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Direct costs associated with an intensive care unit (ICU) admission for sepsis are approximately €30,000. However, total cost for society is likely to be much higher, because survivors of sepsis may suffer from long-term sequelae that generate ongoing need for health care resources.
To estimate the difference in annual health care expenditure before and after an ICU admission for sepsis.
Data were derived from a prospective cohort study in two tertiary ICUs in the Netherlands in 2011 and 2012. Patients were included if they had survived one year following a sepsis episode in the ICU. Health care consumption and reimbursed costs were derived from a database of a Dutch health insurance company. The medical ethics committee of the UMC Utrecht approved the study and waived the need for informed consent (IRB-number 14-095).
Of the 396 eligible patients, for 21 (5.3%) there was no information on costs available in the study period, leaving 375 subjects for analysis. An overview of reimbursed costs is given in table 1. For each stage of sepsis severity, total costs were significantly higher in the year following a sepsis admission compared to the year before (p < 0.001 for all stages, figure figure1).1). This overall increase in costs was due to the increased use of long-term (home) care (p < 0.001 for all stages), and consultations of the general practitioner, paramedic, or mental health professional (p < 0.001 for sepsis, p = 0.008 for severe sepsis, and p < 0.001 for septic shock). in the year after the sepsis episode more patients (46%) resided in a long-term care facility or received home care than before the event (10%). Likewise, the proportion of patients receiving paramedical and mental health care increased from respectively 26% to 34% and from 3% to 9%. Hospital costs following the sepsis episode were significantly higher for patients who had septic shock during their ICU stay (p = 0.038), but not for patients who had sepsis (p = 0.436) or severe sepsis (p = 0.292). The opposite was seen for drug use, with a significant increase in costs for patients who had sepsis (p = 0.002) or severe sepsis (p = 0.021), and a non-significant increase for patients who had shock (p = 0.167). We observed no differences in total health care expenditure by disease severity (p = 0.323).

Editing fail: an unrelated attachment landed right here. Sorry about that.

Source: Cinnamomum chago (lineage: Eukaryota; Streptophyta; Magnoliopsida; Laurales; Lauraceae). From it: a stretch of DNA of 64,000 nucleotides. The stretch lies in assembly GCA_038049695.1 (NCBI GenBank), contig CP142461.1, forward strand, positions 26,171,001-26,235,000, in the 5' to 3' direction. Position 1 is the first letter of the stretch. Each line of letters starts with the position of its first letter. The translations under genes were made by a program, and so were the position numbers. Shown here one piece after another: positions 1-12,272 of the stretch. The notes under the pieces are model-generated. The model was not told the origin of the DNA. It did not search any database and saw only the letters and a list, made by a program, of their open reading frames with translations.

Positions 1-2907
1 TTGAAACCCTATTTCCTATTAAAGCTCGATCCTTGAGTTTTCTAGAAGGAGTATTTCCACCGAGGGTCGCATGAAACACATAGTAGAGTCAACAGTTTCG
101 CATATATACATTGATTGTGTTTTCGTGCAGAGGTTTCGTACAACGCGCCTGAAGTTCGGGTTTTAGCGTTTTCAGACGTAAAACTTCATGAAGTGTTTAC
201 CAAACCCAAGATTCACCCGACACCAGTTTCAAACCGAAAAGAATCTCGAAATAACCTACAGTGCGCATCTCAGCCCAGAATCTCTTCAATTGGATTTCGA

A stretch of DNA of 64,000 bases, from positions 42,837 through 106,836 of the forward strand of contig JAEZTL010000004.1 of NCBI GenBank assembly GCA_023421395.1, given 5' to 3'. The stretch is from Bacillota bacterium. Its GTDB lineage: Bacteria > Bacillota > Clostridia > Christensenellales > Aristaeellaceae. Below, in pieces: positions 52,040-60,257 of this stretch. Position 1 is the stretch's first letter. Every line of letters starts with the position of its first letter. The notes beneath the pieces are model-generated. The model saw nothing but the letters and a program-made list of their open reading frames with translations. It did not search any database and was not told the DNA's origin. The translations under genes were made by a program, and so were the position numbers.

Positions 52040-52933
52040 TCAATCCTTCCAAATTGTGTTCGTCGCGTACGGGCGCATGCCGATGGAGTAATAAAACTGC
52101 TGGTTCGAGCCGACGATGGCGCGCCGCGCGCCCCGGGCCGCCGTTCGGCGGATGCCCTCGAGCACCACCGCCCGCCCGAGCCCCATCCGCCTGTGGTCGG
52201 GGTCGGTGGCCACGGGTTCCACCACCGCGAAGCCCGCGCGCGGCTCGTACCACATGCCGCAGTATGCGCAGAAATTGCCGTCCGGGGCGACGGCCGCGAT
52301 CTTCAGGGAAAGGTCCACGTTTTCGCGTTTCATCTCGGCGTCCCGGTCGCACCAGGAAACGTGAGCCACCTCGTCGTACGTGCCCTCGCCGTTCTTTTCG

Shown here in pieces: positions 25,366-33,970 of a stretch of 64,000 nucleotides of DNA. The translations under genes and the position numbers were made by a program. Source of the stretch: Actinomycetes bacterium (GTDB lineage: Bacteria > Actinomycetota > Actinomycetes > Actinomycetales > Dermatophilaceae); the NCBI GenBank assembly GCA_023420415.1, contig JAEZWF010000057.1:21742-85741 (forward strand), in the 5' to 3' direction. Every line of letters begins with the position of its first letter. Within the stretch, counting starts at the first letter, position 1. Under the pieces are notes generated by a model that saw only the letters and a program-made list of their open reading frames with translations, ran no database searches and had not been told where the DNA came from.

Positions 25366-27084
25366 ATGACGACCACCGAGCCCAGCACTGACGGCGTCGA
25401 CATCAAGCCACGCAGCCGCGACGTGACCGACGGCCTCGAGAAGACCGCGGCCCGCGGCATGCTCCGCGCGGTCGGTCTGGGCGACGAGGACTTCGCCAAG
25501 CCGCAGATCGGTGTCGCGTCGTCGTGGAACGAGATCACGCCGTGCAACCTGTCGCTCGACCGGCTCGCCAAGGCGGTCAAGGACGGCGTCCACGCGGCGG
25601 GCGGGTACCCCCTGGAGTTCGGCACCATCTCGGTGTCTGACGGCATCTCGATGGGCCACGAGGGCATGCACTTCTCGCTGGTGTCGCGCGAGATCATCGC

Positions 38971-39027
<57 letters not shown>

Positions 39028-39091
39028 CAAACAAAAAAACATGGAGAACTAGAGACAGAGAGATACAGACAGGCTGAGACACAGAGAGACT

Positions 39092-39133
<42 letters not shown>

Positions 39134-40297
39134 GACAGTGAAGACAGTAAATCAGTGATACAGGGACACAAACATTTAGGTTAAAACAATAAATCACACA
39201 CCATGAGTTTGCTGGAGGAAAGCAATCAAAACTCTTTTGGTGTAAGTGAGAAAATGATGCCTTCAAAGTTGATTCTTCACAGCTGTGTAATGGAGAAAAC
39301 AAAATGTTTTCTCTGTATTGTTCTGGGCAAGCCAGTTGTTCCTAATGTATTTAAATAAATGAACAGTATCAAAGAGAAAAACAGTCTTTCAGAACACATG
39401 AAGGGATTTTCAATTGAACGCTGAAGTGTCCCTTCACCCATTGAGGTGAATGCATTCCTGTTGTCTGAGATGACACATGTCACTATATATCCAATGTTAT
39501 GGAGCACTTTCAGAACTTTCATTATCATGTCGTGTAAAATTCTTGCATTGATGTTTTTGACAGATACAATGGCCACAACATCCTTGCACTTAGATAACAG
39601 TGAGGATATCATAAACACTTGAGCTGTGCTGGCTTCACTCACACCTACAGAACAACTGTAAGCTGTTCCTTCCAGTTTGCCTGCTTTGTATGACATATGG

After successful initial ICU treatment, survivors of sepsis generate substantial health care costs in the year following admission.
This work was supported by the Center for Translational Molecular Medicine, project MARS (grant 04I-201). MB received research funding from the Netherlands Organization of Scientific Research (NWO Vici 918.76.611).